One last thing about management. There’s a myth that makes it really hard for people to stop managing, even when it makes them and everyone around them miserable.  And that’s the idea that management is a promotion.

Management is NOT a promotion.

Seriously, fuck that so hard. It is SUCH an insidious myth, and it leads to so many people managing even though they hate managing and have no business managing, and also starves the senior eng pool of the great mentors and elder wizards we need.

Management is not a promotion, management is a change of profession. And you will be bad at it for a long time after you start doing it.  If you don’t think you’re bad at it, you aren’t doing your job.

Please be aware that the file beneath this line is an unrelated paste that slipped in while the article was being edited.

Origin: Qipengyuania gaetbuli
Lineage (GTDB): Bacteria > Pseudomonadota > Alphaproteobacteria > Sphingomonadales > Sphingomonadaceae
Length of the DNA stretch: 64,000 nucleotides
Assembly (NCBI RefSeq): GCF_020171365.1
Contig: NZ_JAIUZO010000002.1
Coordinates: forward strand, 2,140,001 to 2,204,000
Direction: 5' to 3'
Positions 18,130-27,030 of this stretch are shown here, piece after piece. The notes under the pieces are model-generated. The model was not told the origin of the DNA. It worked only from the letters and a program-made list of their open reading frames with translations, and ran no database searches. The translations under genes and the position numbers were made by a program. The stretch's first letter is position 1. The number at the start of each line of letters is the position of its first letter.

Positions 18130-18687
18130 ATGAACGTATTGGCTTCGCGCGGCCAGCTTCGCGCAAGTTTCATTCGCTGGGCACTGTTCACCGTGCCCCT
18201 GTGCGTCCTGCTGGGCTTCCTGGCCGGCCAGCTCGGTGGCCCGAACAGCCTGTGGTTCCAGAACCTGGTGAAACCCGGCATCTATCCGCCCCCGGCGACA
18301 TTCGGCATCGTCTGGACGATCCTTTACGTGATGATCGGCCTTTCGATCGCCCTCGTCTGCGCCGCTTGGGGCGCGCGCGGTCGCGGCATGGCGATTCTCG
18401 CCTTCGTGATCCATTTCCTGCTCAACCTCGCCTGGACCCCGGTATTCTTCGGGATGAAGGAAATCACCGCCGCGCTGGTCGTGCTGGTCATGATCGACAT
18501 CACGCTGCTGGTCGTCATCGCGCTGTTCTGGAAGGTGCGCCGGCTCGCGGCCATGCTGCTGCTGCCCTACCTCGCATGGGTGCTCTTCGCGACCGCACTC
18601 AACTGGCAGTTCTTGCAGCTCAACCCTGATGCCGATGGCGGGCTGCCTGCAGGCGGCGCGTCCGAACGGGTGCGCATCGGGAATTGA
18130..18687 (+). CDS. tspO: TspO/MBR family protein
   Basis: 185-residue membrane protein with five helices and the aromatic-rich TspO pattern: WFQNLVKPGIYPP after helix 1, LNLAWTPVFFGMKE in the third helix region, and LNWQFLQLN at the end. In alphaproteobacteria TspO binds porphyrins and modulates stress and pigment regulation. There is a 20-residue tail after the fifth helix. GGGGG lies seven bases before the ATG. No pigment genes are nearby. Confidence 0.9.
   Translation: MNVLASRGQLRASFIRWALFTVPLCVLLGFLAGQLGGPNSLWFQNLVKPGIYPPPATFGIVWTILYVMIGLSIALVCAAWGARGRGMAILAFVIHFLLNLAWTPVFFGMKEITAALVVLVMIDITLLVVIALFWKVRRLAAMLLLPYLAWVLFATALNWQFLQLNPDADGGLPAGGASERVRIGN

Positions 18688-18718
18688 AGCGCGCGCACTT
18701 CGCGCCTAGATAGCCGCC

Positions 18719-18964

Managing because it feeds your ego is a terrific way to be sure that your engineers get to report to someone miserable and resentful, someone who should really be writing code

my feelings on having to only manager OR engineer for the rest of my life

or finding something else that brings them joy.


There’s nothing worse than reporting to someone forced into managing.  Please don’t be one of the reasons people burn out hard on tech.

It isn’t a promotion, so you don’t have any status to give up. Do it as long as it makes you happy, and the people around you happy. Then stop. Go back to building things. Wait til you get that itch again.

Then do it all over again. ❤

The Engineer/Manager Pendulum